Primary vulvar lymphoma is exceedingly rare. Patients are adults who present with a nodule, swelling, or induration of the vulva (Ferry and Young 1997; Vang et al. 2000a). In rare cases, the lymphoma has presented as a mass in the region of Bartholin’s gland (Tjalma et al. 2002) or as a clitoral mass (Kosari et al. 2005). Patients appear to be, on average, older than patients with lymphoma arising in other parts of the reproductive tract (Kosari et al. 2005). A few patients have been HIV+ or iatrogenically immunosuppressed (Kaplan et al. 1993; Kaplan et al. 1996; Ferry and Young 1997; Vang et al. 2000a). Diffuse large B-cell lymphoma is the most common type (Ferry and Young 1997; Macleod et al. 1998; Vang et al. 2000a; Tjalma et al. 2002; Clemente et al. 2016), accounting for more than 50% of cases (Nasioudis et al. 2017). Other types are rare. Several cases of lymphoplasmacytic lymphoma (Kosari et al. 2005) and a case of T-cell posttransplantation lymphoproliferative disorder have been described (Kaplan et al. 1993). Vulvar lymphoma is overall relatively aggressive, but occasional patients have long disease-free survival.

Secondary Vulvar Lymphoma

Secondary involvement of the vulva by lymphoma at relapse or in the setting of widespread disease is rare. The lymphomas have been of various types (Fig. 10) (Kosari et al. 2005). Mycosis fungoides may involve the vulva, but typically the skin elsewhere is also involved (Vang et al. 2001b).
Fig. 10

ALK- anaplastic large cell lymphoma involving the vulva. (a) Whole mount shows a dense, diffuse cellular infiltrate extending deep into the biopsy specimen. (b) Neoplastic cells are large and atypical with round, oval, or slightly to deeply indented nuclei, prominent nucleoli, and moderately abundant pink cytoplasm. Mitoses are frequent (oil immersion). (c) An immunostain for CD30 shows diffuse strong staining. The small clusters of positive cells present superficial to the main lesion are clusters of neoplastic cells within lymphatics (immunperoxidase technique on a paraffin section)

Nonneoplastic Lymphoid Proliferations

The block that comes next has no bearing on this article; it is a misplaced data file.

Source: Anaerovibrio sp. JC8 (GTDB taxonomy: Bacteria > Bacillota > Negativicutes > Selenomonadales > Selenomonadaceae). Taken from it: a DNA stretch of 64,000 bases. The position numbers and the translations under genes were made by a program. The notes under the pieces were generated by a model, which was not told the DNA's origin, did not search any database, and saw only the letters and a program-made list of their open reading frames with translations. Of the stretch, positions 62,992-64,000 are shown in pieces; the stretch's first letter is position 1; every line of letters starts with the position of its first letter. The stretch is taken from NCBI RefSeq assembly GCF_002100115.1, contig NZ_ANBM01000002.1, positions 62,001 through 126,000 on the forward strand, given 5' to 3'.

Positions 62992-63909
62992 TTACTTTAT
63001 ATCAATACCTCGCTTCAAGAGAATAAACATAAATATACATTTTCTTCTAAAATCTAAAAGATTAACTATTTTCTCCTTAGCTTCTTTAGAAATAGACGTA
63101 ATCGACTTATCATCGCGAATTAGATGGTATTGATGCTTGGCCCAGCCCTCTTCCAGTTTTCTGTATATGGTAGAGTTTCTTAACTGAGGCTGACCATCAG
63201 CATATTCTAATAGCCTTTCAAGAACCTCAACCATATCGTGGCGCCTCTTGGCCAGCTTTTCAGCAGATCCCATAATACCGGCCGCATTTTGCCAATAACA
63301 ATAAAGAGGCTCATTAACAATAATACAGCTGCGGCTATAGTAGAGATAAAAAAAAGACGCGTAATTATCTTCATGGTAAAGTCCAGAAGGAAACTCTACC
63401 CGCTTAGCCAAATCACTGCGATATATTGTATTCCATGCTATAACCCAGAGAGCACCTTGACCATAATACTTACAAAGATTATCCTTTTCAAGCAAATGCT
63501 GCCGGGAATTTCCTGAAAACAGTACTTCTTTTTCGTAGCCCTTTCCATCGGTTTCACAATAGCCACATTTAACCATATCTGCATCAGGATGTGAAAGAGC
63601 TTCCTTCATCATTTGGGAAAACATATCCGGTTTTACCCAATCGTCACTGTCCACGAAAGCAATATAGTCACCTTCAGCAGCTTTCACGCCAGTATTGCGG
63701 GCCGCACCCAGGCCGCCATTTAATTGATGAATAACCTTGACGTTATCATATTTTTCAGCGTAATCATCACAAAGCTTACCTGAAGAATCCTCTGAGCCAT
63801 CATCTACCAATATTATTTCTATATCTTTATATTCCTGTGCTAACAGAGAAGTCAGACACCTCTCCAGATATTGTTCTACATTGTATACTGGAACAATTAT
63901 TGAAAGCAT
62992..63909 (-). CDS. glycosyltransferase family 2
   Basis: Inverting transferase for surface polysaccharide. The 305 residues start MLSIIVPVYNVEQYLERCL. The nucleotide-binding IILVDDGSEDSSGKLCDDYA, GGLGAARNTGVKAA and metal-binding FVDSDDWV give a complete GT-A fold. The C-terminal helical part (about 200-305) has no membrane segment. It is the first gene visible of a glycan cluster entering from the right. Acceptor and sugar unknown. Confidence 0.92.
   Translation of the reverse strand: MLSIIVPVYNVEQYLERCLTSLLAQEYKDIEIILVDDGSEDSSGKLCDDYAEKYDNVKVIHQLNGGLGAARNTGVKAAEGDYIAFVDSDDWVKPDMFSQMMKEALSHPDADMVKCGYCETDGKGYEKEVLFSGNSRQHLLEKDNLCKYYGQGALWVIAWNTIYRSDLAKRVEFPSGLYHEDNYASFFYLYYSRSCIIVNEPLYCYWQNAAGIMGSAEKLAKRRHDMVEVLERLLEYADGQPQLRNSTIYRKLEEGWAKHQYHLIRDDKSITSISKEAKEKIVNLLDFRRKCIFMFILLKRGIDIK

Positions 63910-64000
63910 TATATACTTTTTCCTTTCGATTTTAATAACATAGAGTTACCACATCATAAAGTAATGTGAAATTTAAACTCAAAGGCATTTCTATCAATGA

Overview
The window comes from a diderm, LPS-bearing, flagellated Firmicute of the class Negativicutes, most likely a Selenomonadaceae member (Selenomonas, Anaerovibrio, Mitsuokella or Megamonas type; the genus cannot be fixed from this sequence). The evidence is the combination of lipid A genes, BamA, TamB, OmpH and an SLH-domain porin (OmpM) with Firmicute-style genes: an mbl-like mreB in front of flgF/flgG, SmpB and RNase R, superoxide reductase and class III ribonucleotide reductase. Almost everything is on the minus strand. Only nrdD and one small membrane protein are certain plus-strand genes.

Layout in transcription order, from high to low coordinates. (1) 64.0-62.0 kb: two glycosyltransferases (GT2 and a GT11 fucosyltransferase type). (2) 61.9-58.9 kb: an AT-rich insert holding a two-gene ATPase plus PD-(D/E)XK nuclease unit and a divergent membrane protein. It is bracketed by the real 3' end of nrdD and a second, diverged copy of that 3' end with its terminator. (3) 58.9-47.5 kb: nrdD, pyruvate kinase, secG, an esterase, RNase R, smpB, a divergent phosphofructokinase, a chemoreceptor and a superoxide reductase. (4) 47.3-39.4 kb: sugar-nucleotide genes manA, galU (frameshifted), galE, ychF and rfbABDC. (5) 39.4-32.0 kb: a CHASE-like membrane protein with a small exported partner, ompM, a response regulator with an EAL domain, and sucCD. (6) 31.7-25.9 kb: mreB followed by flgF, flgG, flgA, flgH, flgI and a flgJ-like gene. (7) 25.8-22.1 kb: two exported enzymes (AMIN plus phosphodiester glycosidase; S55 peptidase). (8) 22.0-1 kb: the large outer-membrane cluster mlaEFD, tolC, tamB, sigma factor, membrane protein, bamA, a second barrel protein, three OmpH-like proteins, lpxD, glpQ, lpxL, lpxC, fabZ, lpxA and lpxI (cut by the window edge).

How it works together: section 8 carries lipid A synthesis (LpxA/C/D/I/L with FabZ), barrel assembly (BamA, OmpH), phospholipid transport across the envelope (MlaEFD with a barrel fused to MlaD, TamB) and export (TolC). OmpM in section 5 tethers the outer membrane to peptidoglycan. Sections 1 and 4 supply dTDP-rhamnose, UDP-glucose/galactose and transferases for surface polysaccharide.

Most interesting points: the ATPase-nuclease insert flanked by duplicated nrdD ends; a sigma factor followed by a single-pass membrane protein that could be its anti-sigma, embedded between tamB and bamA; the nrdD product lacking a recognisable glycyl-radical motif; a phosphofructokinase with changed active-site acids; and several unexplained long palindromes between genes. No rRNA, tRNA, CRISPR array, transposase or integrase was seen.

Chronic inflammation is common in the female genital tract. Two entities, the so-called lymphoma-like lesion and leiomyoma with lymphoid infiltration, stand out as distinctive nonneoplastic lymphoid proliferations that because of their typically extensive, tumor-like nature may mimic lymphoma.

Florid Reactive Lymphoid Hyperplasia (Lymphoma-Like Lesion)

In a small proportion of cases of inflammation of the lower reproductive tract, the lymphoid component is dense and extensive and contains numerous large lymphoid cells, potentially raising the question of malignant lymphoma. The cervix, and less often the endometrium and the vulva, can be involved by these “lymphoma-like lesions” (Young et al. 1985; Hachisuga et al. 1992; Ma et al. 2007). Lymphoma-like lesions almost always occur in women of reproductive age. They may be associated with abnormal vaginal bleeding or may be an incidental finding during work-up of squamous dysplasia or other conditions. Lymphoma-like lesions have occurred in the setting of Epstein-Barr virus, Chlamydia trachomatis, and HIV and HPV infection, with the use of an intrauterine device, and following surgical procedures (Young et al. 1985; Hachisuga et al. 1992; Ma et al. 2007; Geyer et al. 2010; Ramalingam et al. 2012). They are superficially located and are often associated with erosion or ulceration of the overlying epithelium. In the cervix, they typically extend no more than 3 mm into the wall and only rarely extend beyond the deepest endocervical glands. Large masses are very uncommon. The lesions are composed of a polymorphous cellular infiltrate composed of small and large lymphoid cells including immunoblasts, often with admixed plasma cells, and neutrophils. Sclerosis is absent. Lymphoma-like lesions involving the cervix or endometrium typically are found in a background of usual-appearing chronic cervicitis or endometritis, respectively.